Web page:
What do you prefer to break with? Heavy or light?

Poolplaya9

Tellin' it like it is...
Silver Member
Thx. I understand match/break formats, and completely grok the importance of the break shot and making a ball. That's exactly why I prefer the consistency of using the same cue I play with. With modern equipment, using maximum power to slam break shots isn't really what most of us are doing anymore, and 10-ball and alternate break formats sort of minimize that logic - yet we still see a strong preference for break cues in those environments also.
Why would the break the break format (alternate vs winner) change how you break?
 

phreaticus

Active member
Why would the break the break format (alternate vs winner) change how you break?
I don’t think it does. I was responding to the other guys conjecture that Texas Express 9ball, importance of making a ball and pros running consecutive racks were key ingredient that brought about the break cue era. Apparently he feels that only pros run racks. I don’t agree with any of that stuff, but even if one did, the alternate break sort of negates that logic. Anyway, its all mystery to me, brother 😁

I’m also a fan of learning how to shoot properly & accurately with a bone stock glock, master that then move into custom triggers, race 1911’s, etc. But that too is an endless debate.... but perhaps a relevant analogy to some. There is no doubt that tuned equipment can yield some advantages, I’d say maybe in the low single digit %’s for pros and high level players who alreasy have mastered fundies & well developed strokes. For the rest of us, I think bouncing around fine tuning minor little gear stuff is a distraction and covers up true holes in ones game. Just my insignificant views.
 

Woodshaft

All pockets are too small
I don’t think it does. I was responding to the other guys conjecture that Texas Express 9ball, importance of making a ball and pros running consecutive racks were key ingredient that brought about the break cue era. Apparently he feels that only pros run racks. I don’t agree with any of that stuff, but even if one did, the alternate break sort of negates that logic. Anyway, its all mystery to me, brother 😁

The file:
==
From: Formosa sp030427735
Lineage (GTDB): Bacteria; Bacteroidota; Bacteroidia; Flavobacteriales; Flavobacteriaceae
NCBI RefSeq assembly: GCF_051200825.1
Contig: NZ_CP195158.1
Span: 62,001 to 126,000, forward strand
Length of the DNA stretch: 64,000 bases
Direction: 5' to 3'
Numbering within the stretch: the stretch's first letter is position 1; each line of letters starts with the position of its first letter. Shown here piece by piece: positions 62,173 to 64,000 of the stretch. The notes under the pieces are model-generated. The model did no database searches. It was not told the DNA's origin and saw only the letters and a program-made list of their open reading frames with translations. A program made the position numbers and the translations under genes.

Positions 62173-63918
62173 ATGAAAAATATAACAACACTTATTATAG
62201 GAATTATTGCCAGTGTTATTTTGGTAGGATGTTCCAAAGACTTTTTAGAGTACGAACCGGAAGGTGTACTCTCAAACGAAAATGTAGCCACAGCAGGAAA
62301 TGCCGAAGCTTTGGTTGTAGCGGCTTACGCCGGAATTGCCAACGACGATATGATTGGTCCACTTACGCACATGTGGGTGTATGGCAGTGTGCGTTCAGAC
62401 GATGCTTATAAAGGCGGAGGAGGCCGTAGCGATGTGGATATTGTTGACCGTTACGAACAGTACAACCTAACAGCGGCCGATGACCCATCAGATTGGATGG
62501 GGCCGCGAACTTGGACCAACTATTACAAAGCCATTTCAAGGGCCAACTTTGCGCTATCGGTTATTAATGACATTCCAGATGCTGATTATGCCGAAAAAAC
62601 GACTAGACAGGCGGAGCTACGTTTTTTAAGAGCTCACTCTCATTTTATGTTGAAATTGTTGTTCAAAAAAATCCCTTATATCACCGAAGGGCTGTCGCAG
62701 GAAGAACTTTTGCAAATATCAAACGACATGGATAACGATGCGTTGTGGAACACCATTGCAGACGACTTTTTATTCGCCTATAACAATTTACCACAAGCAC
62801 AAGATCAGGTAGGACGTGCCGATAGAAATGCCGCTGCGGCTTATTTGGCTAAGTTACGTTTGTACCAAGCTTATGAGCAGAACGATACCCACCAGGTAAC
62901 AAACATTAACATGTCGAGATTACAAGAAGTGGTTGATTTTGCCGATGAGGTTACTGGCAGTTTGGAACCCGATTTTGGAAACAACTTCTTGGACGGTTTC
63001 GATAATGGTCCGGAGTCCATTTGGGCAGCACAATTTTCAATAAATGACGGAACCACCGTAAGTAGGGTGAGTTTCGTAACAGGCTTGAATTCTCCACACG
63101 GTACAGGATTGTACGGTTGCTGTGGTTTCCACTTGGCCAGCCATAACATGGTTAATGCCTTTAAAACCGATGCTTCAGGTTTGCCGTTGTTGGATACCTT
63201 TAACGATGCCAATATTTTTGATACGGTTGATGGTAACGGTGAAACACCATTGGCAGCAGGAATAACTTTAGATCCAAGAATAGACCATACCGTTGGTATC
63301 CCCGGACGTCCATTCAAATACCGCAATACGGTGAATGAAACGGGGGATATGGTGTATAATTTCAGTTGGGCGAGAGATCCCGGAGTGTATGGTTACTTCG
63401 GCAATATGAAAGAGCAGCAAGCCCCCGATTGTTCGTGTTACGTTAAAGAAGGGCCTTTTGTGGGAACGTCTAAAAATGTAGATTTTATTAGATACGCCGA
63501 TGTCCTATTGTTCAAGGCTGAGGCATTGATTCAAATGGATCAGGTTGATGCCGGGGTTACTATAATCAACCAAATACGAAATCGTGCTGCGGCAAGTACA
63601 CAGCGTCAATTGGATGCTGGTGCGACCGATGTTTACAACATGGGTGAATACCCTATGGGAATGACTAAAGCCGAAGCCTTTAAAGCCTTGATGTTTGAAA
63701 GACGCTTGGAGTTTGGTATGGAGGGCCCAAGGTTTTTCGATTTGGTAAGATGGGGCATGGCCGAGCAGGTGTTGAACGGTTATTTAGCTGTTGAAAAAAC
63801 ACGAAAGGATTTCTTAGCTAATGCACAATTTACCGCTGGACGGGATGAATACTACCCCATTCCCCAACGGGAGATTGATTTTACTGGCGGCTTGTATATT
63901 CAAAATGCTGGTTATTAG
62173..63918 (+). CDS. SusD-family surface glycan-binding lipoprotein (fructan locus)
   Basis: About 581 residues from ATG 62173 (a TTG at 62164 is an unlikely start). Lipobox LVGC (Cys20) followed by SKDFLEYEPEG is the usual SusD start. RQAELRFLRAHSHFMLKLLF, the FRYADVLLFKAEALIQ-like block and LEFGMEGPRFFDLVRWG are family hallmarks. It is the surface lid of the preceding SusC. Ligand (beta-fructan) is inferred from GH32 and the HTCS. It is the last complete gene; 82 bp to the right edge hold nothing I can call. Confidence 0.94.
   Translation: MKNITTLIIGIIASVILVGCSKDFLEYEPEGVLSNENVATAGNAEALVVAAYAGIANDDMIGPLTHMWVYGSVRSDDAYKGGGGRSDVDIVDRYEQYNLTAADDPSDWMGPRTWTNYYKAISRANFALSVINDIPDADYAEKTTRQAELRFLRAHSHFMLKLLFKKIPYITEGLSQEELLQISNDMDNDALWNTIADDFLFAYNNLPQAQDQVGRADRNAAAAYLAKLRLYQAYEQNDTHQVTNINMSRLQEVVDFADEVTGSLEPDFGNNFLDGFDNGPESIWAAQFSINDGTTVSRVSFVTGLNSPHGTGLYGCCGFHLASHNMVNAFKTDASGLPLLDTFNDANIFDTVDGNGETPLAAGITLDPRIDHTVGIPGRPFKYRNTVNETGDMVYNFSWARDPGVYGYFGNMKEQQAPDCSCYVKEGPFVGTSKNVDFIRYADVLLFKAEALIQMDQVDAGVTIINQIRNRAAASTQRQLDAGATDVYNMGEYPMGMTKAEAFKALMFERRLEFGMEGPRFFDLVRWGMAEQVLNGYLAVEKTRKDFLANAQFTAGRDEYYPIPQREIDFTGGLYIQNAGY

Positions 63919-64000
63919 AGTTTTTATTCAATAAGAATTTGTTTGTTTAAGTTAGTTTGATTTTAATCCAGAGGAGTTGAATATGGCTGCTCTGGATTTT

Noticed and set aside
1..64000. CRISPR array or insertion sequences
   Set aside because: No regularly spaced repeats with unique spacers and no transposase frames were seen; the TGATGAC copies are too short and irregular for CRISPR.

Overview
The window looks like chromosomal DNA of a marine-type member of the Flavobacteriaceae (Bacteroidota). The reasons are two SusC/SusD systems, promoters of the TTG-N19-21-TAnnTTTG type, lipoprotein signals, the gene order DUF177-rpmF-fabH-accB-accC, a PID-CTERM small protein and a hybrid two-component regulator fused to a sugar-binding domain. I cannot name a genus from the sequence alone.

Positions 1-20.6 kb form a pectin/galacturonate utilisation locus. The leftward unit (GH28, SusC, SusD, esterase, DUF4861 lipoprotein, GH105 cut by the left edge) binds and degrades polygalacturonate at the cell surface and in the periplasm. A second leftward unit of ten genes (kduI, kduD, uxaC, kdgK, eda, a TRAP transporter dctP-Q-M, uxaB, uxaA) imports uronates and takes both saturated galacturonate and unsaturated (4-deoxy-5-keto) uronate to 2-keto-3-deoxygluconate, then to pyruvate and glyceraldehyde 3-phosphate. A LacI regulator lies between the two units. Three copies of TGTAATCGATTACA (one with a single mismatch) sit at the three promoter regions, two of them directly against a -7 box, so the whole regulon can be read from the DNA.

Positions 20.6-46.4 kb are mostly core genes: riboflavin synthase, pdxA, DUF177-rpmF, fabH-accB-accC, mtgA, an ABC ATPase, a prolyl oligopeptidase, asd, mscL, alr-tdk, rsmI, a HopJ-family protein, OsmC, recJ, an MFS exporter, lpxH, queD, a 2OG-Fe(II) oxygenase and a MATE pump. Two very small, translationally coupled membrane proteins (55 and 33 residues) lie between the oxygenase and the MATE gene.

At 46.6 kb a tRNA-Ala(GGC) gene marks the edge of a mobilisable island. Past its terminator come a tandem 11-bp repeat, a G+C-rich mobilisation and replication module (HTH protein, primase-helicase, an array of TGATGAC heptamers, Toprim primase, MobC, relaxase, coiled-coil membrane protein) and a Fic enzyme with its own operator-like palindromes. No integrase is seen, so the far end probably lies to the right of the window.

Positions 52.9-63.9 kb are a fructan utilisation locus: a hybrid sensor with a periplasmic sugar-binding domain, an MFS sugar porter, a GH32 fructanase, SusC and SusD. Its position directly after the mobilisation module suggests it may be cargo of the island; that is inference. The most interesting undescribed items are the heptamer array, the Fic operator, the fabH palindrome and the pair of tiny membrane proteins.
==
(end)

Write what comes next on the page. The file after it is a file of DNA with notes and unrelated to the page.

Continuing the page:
I’m also a fan of learning how to shoot properly & accurately with a bone stock glock, master that then move into custom triggers, race 1911’s, etc. But that too is an endless debate.... but perhaps a relevant analogy to some. There is no doubt that tuned equipment can yield some advantages, I’d say maybe in the low single digit %’s for pros and high level players who alreasy have mastered fundies & well developed strokes. For the rest of us, I think bouncing around fine tuning minor little gear stuff is a distraction and covers up true holes in ones game. Just my insignificant views.
I totally agree. Too many folks focus too much on equipment, jump shots, etc.. (small details) when they can't even stroke a cue ball properly, or run 5 balls consistently lol. You've gotta learn the basics to really progress to the next level where THEN, better equipment and jumping and other "details" become a major focus in improving your game. Master the fundamentals first, then fine-tune.
 

SSDiver2112

2b || !2b t^ ?
I totally agree. Too many folks focus too much on equipment, jump shots, etc.. (small details) when they can't even stroke a cue ball properly, or run 5 balls consistently lol. You've gotta learn the basics to really progress to the next level where THEN, better equipment and jumping and other "details" become a major focus in improving your game. Master the fundamentals first, then fine-tune.
Yes, fundamentals are the primary focus if you want to be a better player, but there is nothing wrong with having nice equipment while you learn them.

I much prefer my break cue because I find it easier to control and just feels better, but I do grab a house cue off the wall sometimes just to check myself.
 

Chili Palmer

AzB Gold Member
Gold Member
Silver Member
How many times after shooting the break shot do you stroke the cue ball as hard again as you did on the break shot?
I submit unless you have a relatively mild break shot, not until you break again. Ergo, the answer is going to be never.

I think you misunderstood my statement. 1 tip for breaking and 1 tip for playing ;)
 

Nyquil

Active member
I know lighter is suppose to better but for me 21 oz I get the highest averages in break speed. Also I am not trying to throw my shoulder out with crazy mechanics etc.
 

Konrad

Your wushu is weak!
Thx. I understand match/break formats, and completely grok the importance of the break shot and making a ball. That's exactly why I prefer the consistency of using the same cue I play with. With modern equipment, using maximum power to slam break shots isn't really what most of us are doing anymore, and 10-ball and alternate break formats sort of minimize that logic - yet we still see a strong preference for break cues in those environments also.